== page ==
It seems the university authorities were impressed with the collaborative opportunities the cloud-based software could bring to the institution. In fact, it offers more than that, as staff can communicate and schedule lectures more efficiently.
Speaking with allafrica.com, Justine Zawedde, Kyambogo’s Google ambassador said: “The applications provide avenues for sharing and working on the same project by different individuals at the same time within different vicinities.”
She added: “If well integrated, students will use them in their focus group discussions…”
She was referring to the fact that each student receives his or her own password. This basically means the students can easily access their project or projects at any time of the day.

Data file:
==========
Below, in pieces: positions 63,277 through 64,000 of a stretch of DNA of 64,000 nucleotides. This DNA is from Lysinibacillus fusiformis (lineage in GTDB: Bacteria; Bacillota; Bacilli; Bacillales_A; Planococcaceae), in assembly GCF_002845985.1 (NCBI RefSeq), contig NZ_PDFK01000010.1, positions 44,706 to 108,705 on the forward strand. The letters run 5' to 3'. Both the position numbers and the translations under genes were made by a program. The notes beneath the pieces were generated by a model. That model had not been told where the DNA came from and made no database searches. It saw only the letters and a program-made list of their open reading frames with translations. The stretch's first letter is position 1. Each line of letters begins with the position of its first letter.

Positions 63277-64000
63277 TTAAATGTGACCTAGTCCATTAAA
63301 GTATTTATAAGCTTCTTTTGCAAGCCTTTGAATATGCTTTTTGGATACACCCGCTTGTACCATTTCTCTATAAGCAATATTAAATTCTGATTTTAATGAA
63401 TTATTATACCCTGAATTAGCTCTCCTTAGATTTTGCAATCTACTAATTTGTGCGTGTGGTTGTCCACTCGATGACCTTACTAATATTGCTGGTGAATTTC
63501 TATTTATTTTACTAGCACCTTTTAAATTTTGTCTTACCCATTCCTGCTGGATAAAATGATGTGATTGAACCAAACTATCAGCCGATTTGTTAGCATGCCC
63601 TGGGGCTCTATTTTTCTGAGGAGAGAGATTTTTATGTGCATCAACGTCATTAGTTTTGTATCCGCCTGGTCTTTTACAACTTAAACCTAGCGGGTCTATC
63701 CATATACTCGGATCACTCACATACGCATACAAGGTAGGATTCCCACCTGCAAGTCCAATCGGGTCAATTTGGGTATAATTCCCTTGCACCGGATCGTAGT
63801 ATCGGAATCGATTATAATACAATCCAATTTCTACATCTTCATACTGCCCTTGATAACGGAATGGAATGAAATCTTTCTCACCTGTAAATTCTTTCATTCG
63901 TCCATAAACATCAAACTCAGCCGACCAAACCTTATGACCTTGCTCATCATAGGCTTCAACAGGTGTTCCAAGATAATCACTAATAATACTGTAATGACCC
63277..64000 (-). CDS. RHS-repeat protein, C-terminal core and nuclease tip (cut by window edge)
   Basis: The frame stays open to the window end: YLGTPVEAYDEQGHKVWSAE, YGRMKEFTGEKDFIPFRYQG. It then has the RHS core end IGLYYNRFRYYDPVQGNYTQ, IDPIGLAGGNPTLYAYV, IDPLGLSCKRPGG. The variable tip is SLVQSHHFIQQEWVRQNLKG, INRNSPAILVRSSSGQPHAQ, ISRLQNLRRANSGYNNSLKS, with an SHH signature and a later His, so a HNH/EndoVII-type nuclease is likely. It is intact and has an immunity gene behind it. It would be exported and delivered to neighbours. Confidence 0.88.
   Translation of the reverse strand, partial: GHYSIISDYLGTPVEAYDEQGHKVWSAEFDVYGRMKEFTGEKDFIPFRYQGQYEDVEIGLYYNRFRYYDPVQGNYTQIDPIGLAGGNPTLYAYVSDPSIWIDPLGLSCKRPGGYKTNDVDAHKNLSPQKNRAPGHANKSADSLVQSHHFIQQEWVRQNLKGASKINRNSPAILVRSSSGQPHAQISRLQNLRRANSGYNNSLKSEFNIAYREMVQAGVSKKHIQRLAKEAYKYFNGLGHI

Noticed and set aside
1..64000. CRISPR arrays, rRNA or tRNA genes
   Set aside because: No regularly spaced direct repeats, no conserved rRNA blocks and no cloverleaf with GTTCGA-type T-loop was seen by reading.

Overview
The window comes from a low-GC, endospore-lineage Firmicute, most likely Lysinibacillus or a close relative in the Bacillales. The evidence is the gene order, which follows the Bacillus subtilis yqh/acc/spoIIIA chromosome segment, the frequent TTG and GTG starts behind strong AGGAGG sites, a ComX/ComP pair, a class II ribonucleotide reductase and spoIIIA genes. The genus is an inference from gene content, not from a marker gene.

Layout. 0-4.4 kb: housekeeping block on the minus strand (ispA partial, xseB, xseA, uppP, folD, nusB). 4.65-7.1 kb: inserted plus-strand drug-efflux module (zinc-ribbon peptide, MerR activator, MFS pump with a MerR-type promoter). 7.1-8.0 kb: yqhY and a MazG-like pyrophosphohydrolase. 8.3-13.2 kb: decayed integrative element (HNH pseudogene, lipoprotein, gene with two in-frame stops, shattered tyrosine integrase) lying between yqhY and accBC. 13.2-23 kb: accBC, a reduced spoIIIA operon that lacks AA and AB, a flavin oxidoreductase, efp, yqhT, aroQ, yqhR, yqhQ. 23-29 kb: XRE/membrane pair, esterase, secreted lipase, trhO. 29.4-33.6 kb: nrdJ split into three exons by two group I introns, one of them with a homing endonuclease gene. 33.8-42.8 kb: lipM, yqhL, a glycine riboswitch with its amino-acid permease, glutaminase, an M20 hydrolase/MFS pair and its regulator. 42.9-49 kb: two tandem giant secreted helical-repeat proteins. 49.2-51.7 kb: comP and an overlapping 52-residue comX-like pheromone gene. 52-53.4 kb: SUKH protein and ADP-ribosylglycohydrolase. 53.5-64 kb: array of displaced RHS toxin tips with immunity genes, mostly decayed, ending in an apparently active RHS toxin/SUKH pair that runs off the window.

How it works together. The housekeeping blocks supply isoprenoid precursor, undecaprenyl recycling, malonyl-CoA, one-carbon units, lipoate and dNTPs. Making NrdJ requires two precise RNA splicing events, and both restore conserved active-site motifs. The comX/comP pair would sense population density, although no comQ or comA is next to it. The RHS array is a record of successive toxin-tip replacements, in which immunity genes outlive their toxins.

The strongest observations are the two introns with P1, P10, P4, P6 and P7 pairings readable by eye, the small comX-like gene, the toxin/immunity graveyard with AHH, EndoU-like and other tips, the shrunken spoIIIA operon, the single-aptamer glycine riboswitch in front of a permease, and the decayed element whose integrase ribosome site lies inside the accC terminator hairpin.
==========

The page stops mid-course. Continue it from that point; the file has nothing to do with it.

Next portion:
Among the apps available to students and university teachers are Gmail, Google Development Groups (GDGs), Calendar, drive and vault. I’m not sure, but I also think the students are using a Chromebook as well.
While this is obviously good news for those involved at Kyambogo University, Ms Zawedde also points out that internet connection in Uganda generally, and also at her university, is poor.
Justine has asked the Ugandan government to pump more money into this technology, otherwise it will leave students and teaching staff behind the rest of the world.
She also points out that the Google Apps for Education initiative can help students, lecturers, researchers and others to engage better with the rest of the academic world, both at home and abroad.